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Alberta wildfire: Is there an end in sight? (+video)

Even with sustained firefighting efforts, the wildfire that has claimed hundreds of miles of Albertan land and displaced thousands across the region could still burn for months in the absence of a 'significant rain event,' officials say.

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    Police officers direct traffic under a cloud of smoke from a wildfire in Fort McMurray, Alberta, Canada on Friday.
    Jason Franson/The Canadian Press via AP
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The weeklong wildfire that consumed the hamlet of Fort McMurray in northern Alberta, Canada continues to rage, and firefighters remain uncertain how far the blaze could spread or when it will finally be put out.

The situation remains unpredictable and dangerous,” Canadian Public Safety Minister Ralph Goodale said Saturday.

Since last Sunday, the fire has eaten up more than 750 square miles of Alberta forest and shows no signs of slowing down, while about 100,000 Canadians were forced to evacuate their homes near the Fort McMurray inferno. Many remain camped out in the area, although Albertan officials say traveling to better-equipped cities such as Edmonton or Calgary could be beneficial for those displaced by the disaster. As of Sunday, two people have died in a car crash while fleeing the fire. 

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The provincial government also said that the municipality’s residents, and those in neighboring hamlets and the nearby Fort McMurray First Nation, “should not expect to return home for an extended period of time.”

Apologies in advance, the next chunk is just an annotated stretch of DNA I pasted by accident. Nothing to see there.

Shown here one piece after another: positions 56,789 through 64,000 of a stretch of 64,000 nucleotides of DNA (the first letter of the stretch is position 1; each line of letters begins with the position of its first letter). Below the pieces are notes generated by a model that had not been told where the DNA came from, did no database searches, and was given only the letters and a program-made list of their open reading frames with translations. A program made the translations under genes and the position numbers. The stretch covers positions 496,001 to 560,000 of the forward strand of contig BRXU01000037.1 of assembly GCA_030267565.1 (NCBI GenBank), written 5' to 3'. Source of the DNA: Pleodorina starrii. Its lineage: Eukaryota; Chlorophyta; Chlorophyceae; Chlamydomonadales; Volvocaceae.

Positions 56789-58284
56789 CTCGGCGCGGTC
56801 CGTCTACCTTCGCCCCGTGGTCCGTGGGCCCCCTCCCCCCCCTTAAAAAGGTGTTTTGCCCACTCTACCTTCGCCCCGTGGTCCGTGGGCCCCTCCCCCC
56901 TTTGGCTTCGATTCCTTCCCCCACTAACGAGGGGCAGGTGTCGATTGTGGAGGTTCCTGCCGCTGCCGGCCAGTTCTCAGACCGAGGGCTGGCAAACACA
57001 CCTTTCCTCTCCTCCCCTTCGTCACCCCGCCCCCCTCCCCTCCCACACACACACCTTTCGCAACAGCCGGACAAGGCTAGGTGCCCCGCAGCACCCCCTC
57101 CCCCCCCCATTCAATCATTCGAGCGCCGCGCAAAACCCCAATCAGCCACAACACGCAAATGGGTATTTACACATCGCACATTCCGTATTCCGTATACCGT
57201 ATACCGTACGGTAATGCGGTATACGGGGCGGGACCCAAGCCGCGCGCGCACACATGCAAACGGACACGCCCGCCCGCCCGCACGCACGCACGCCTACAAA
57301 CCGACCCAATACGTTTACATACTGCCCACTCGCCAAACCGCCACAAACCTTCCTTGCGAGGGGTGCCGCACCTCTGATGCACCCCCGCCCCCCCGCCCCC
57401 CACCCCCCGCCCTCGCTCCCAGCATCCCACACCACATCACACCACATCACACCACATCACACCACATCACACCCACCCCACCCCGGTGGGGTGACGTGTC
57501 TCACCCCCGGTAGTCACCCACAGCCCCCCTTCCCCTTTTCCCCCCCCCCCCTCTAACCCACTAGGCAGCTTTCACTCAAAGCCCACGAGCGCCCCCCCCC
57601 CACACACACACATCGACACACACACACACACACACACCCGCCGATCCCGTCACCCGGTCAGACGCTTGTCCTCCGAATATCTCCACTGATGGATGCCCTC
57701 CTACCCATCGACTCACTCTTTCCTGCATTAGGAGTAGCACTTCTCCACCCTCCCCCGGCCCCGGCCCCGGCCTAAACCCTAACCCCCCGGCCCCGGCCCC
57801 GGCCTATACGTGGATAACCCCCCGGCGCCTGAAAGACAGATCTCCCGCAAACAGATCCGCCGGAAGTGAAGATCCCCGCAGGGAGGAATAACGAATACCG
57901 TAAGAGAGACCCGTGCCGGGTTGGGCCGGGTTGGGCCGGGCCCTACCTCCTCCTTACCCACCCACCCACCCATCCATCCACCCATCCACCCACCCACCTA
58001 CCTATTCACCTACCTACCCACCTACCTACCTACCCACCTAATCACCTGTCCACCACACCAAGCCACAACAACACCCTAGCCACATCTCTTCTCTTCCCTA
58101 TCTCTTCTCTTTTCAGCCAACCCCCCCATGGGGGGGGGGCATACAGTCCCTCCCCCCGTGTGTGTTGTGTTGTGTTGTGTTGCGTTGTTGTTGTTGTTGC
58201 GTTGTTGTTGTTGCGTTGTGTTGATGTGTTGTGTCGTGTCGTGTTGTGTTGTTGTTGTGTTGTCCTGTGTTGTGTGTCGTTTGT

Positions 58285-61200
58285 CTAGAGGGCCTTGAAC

“Public safety is our number-one priority, and residents won’t be able to return home until it is safe to do so,” the administration said in a post on its emergency updates webpage.

Much of Fort McMurray was burned away in the fire, and, although it is now spreading north, officials are still concerned about safety in the forested urban service area – concerns that may not subside for weeks, or months, without the help of “a significant rain event.”

“Within the community itself I expect over the next coming month or two that they're going to be able to get a very good handle on the fire situation,” Chad Morrison, an Albertan wildlife prevention official, said Saturday according to Reuters.

Around 1,100 firefighters are operating in the Fort McMurray area with 145 helicopters, 22 air tankers, and more across the province. The disaster’s total cost could end up costing the Canadian government close to $7 billion from both firefighting efforts, emergency relief, and lost revenue from the region’s oil production. Around one-fourth of Canada’s output was placed offline because of the blaze.

The fire grew to its massive size thanks to regional conditions including heat, winds, and a lack of recent rainfall, conditions that could persist given the province’s recent climate history, University of California, Los Angeles geography professor and climate specialist Glen MacDonald told The Christian Science Monitor last week.

While the blaze could last for weeks in the absence of heavy rain, Mr. Morrison said that it is unlikely to spread to more densely-populated areas.

“We expect the fire to continue to grow...but it will be going away from the community,” he said, according to CBC News.

Even as the fire moves away from more built up areas, and as firefighters continue their efforts to put it out, officials say that the recovery period will take some time.

The return won't be in coming days,” Rachel Notley, the Premier of Alberta, said according to CTV News.

“Once the immediate fire damage is completed there will be an enormous amount of work to do to make [Fort McMurray] safe and habitable,” she said.

For now, evacuation and relocation will continue for Alberta residents in the wildfire’s path, while emergency crews work to contain the blaze as best they can. The fire is expected to spread as far as Saskatchewan this weekend, with extreme conditions lasting for days. And even if the much-needed rainfall arrives, Morrison warned that “we’ll be here for weeks and weeks.”

“It’s not uncommon to have large landscape fires burn late into the year,” he said, according to The New York Times.

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